According to Table 3, the results show the sig-nificance of order imbalance relationship between order imbalance and return. It concluded that stocks with positive order imbalance coefficients account for more than 97% of the samples that show order imbalance has a positive effect on stock return. 88.1% of the samples show a positive significant relationship between order imbalance and return, and 9.7% of them show a negative significant relationship between order imbalance and return at the confidence level of 95% in 2014. 83.2% of the samples show a positive significant relationship between order imbalance and return, and 8.2% of them show a negative significant relationship between order imbalance and return at the confidence level of 95% in 2015. 79.9% of the samples show a positive significant relationship between order imbalance and return, and 9.1 % of them show a negative significant relationship between order imbalance and return at the confidence level of 95% in 2016.

    According to Table 4, the results of lagged re-turn-order imbalance relations show that the percentage of positively significant lagged order imbalances is 88.25% and the percentage of negatively significant coefficients of lagged order imbalance is only 74.68% at confidence level 95% in 2014. Besides, the results of lagged return-order imbalance relations show that the percentage of positively significant lagged order imbalances is 4.00% and the percentage of negatively significant coefficients of lagged order imbalance is only 22.08% at confidence level 95% in 2015. Also, the results of lagged return-order imbalance relations show that the percentage of positively significant lagged order imbalances is 1.00% and the percentage of negatively significant coefficients of lagged order imbalance is only 8.21% at confidence level 95% in 2016. The result of study does not match with the results of Chordia et al. (2002), they show a positive and predictive relation between returns and lagged imbalances in the regression model (Chordia et al., 2002). So, the use of lagged return-order imbalance as a predictive indicator of return needed more study to determine the direction of effect before developing an order imbalance–based trading strategy.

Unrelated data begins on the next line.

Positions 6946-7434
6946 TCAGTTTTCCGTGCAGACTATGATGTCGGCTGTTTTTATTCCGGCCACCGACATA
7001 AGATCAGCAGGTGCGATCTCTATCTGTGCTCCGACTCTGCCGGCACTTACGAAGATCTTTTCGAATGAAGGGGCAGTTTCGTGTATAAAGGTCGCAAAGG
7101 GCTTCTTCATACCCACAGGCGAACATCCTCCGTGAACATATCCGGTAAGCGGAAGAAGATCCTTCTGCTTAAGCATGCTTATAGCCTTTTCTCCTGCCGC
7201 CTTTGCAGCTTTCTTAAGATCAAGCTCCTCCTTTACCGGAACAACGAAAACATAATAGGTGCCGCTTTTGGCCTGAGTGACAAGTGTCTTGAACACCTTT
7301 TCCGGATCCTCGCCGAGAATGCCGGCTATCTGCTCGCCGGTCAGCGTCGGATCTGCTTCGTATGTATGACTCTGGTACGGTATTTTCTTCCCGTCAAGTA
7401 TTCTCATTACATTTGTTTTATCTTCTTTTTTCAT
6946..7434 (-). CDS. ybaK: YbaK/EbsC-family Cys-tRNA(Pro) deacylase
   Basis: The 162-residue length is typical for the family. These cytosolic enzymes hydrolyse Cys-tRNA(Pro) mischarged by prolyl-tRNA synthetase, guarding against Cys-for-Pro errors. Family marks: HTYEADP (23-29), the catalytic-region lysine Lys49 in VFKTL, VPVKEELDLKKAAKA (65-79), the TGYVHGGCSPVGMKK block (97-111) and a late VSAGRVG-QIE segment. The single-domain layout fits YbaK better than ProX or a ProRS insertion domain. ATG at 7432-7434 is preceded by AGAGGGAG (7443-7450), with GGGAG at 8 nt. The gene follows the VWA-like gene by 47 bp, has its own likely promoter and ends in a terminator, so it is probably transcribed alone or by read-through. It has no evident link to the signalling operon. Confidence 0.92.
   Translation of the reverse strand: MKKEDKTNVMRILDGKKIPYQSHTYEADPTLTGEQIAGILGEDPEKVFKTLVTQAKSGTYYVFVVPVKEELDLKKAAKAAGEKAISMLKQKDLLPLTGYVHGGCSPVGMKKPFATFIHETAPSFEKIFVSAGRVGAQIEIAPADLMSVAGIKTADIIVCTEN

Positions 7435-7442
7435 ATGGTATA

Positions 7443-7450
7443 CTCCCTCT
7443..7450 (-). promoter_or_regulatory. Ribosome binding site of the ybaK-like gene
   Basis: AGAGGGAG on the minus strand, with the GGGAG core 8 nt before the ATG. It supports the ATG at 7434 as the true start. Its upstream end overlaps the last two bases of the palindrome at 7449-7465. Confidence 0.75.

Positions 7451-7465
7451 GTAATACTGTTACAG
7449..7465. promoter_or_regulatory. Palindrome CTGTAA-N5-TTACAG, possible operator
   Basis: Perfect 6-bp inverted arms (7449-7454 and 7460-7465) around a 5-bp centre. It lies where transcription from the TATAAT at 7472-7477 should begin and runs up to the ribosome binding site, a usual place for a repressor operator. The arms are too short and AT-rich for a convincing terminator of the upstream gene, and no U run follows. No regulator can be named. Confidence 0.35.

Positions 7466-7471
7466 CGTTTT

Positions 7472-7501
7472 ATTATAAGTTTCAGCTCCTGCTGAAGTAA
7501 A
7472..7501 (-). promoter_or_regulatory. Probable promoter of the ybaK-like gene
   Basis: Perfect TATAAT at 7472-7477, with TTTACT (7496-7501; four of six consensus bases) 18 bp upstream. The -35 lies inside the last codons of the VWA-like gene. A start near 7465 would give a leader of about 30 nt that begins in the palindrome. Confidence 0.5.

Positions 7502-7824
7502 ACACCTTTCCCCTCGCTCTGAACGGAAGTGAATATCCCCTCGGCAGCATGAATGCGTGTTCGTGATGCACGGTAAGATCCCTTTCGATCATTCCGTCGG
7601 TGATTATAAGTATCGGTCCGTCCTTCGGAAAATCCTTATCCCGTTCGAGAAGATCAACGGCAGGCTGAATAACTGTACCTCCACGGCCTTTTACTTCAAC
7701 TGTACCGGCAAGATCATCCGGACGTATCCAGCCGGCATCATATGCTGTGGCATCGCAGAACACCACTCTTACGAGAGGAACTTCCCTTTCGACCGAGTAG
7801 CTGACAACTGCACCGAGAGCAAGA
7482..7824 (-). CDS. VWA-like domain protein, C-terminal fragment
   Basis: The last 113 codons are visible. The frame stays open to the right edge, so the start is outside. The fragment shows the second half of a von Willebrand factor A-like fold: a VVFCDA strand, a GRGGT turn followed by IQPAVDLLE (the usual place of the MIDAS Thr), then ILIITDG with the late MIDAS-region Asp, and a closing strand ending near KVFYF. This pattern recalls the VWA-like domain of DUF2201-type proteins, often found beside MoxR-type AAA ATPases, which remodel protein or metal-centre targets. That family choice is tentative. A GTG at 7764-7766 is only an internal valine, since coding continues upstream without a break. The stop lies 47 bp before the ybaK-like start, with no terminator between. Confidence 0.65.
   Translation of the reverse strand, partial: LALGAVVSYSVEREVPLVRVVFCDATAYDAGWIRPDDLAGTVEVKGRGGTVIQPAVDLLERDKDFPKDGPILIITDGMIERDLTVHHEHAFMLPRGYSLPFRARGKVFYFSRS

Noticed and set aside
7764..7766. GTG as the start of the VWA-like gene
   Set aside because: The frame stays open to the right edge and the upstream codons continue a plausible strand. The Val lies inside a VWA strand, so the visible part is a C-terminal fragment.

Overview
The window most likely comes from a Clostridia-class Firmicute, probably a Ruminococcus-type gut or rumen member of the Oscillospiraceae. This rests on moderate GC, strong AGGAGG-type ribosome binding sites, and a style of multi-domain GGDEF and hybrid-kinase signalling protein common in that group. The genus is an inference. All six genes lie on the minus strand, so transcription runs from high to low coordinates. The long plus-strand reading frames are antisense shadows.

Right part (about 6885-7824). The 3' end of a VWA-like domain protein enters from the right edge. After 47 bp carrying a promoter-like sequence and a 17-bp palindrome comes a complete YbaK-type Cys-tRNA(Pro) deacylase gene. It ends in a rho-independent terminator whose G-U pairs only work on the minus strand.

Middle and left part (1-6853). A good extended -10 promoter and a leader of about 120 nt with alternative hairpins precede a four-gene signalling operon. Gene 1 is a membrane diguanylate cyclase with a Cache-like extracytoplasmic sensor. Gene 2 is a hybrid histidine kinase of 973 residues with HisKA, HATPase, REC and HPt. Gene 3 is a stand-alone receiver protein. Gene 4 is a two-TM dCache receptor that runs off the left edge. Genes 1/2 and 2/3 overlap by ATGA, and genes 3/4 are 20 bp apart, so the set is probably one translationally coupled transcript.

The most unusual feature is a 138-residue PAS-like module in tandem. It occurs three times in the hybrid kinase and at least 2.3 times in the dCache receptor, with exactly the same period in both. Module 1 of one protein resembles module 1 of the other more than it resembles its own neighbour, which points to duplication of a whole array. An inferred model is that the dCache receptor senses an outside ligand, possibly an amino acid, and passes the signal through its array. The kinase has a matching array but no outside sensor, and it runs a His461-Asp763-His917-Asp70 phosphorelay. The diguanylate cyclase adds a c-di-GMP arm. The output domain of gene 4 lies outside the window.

Table 5 summarized the results of size effect test. The result shows that there is a negative relationship exists between the market capitalization and order imbalance. Order imbalance coefficients with market capitalization and logged market capitalization, show that the positive T statistics are not consistent with the results of Chordia et al. (2002), so there is a negative relationship between market capitalization and logged market. The estimations results are provided in Table 3. It shows that most of the parameters are positive and significant indicating the existence of ARCH and GARCH effects and volatility persistence. The significant and positive parameter of h11 means that the current conditional variance of the return is affected by its previous variance in the previous time. i.e. the existence of volatility in the market. The covariance equation h21 indicates a strong positive and significant interrelation between volatilities market; the significant parameters means that the variances in the market are affected by the shock market (significant a21) and the previous volatility (conditional variance) of the market (significant b21) and vice versa. To confirm the estimation results, the figures below plot the conditional variances of the series individually and the conditional covariance of the model.